Srebrenica had been designated a UN safe haven, under the guard of Dutch peacekeepers.
The court in the Netherlands ruled it did not have the authority to hear a case against the UN, which is guaranteed immunity in its charter - but said a parallel case against the Dutch government could continue.
The massacre was Europe's worst atrocity since World War II.
The remains of 307 of the victims, aged between 15 and 84, were reburied during Friday's ceremony.
Thousands of other victims are still waiting to be identified by DNA analysis or exhumed from mass graves in the area.
March of Peace
"It was so hard when they informed me that my father has been identified," said Vanesa Mehmedovic, whose father Mevludin was one of those being reburied.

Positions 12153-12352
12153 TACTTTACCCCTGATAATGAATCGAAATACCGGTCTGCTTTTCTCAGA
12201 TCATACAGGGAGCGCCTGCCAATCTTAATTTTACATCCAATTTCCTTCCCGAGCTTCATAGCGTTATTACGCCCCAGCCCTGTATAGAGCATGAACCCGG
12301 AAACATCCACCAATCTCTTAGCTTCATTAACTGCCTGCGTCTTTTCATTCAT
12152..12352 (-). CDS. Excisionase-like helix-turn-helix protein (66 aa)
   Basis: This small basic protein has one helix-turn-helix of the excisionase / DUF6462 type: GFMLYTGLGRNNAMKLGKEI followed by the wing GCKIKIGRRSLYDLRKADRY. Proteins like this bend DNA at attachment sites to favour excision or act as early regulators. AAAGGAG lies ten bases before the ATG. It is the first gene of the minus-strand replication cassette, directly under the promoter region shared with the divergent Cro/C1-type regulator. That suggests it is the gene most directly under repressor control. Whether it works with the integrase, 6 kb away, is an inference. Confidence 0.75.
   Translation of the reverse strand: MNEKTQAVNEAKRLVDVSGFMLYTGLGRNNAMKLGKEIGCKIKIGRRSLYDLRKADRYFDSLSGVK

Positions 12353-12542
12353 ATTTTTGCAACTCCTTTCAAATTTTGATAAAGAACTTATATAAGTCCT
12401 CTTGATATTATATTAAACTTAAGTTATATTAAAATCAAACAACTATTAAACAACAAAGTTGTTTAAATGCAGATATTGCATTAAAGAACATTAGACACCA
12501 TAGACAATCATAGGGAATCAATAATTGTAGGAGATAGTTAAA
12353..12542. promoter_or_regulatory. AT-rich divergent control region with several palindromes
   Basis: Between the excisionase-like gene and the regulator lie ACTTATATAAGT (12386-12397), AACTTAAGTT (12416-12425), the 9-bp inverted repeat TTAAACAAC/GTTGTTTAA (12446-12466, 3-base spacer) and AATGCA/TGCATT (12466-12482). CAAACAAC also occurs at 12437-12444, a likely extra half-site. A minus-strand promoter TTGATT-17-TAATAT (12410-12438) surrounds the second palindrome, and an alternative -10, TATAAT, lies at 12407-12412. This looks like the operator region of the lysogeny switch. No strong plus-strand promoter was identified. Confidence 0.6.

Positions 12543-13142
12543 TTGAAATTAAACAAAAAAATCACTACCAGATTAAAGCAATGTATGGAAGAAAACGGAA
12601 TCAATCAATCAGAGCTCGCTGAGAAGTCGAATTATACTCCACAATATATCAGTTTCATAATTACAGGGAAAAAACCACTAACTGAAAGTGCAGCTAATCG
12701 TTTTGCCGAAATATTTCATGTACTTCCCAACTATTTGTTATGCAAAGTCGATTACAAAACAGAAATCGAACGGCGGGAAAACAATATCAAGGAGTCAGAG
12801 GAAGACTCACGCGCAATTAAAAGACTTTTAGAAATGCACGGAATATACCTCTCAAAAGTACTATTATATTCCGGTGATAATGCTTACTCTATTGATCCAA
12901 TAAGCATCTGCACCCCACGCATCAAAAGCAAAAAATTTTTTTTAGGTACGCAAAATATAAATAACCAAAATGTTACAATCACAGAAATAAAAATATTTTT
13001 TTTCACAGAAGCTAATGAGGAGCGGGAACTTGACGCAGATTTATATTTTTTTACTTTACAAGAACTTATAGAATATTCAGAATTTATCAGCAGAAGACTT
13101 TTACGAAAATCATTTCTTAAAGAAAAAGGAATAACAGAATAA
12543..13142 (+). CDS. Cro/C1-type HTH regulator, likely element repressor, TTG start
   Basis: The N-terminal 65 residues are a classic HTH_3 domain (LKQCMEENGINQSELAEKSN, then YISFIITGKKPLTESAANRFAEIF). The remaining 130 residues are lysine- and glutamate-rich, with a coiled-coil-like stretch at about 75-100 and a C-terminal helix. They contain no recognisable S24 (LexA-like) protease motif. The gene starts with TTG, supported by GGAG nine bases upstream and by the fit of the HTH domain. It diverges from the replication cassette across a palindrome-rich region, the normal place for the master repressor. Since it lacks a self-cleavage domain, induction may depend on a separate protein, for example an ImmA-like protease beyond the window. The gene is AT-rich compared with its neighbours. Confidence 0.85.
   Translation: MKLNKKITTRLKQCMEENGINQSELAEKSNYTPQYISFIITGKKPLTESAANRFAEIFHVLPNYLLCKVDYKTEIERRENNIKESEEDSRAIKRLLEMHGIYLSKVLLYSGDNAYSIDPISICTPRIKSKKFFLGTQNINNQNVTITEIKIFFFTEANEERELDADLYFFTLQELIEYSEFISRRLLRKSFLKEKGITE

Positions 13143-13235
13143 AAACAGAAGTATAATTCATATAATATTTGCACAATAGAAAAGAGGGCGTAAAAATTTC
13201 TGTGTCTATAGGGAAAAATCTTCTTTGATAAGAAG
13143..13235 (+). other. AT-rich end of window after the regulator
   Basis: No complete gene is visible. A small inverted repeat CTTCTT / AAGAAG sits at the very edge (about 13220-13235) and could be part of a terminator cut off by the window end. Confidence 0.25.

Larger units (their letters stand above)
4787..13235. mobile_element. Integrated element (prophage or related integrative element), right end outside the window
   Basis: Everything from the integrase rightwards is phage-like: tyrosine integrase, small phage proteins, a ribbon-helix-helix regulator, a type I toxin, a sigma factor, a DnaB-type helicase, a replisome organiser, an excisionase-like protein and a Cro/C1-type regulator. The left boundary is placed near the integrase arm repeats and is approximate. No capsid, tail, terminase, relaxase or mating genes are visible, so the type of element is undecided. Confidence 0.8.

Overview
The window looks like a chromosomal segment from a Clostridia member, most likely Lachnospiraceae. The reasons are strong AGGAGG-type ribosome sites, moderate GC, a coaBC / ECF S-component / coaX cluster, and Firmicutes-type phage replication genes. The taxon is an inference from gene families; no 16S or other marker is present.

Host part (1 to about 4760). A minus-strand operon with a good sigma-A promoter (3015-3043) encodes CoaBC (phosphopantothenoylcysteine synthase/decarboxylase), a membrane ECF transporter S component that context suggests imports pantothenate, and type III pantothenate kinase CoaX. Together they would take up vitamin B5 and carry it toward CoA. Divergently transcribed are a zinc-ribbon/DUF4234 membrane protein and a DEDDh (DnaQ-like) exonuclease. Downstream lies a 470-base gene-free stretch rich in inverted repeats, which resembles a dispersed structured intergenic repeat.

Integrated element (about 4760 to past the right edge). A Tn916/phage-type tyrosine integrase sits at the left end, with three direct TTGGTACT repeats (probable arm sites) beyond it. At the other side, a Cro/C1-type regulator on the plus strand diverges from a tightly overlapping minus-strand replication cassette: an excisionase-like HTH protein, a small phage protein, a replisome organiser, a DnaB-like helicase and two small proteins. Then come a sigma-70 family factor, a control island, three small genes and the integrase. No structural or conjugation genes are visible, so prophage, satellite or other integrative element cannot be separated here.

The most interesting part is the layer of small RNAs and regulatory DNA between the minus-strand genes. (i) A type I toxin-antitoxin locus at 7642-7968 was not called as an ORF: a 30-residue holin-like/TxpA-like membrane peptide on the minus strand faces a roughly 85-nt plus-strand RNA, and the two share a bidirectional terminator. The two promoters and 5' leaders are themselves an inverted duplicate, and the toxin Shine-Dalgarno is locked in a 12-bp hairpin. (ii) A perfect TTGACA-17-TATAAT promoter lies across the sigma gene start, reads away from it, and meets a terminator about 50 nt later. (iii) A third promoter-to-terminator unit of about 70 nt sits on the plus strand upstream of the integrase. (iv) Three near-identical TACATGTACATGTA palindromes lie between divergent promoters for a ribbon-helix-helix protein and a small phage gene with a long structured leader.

"However, since he is not with us in a way, I'm glad that his soul will finally find peace," she told the AFP news agency at the ceremony in eastern Bosnia.
People gather for the reburials in Srebrenica
Some estimates put the number of people who converged on the site at 30,000.
Some 2,000 arrived on Thursday after participating in the 100km (60-mile) March of Peace, from the village of Nezuk to Srebrenica.
Refik Dervisevic, a massacre survivor, said: "This is the third time that I am taking part in the march.
"The first time I did not remember anything. I was just walking being haunted by thoughts," he told AFP.
"Last year I remembered the details from July 1995. I saw the place where I separated from my brother who was killed."
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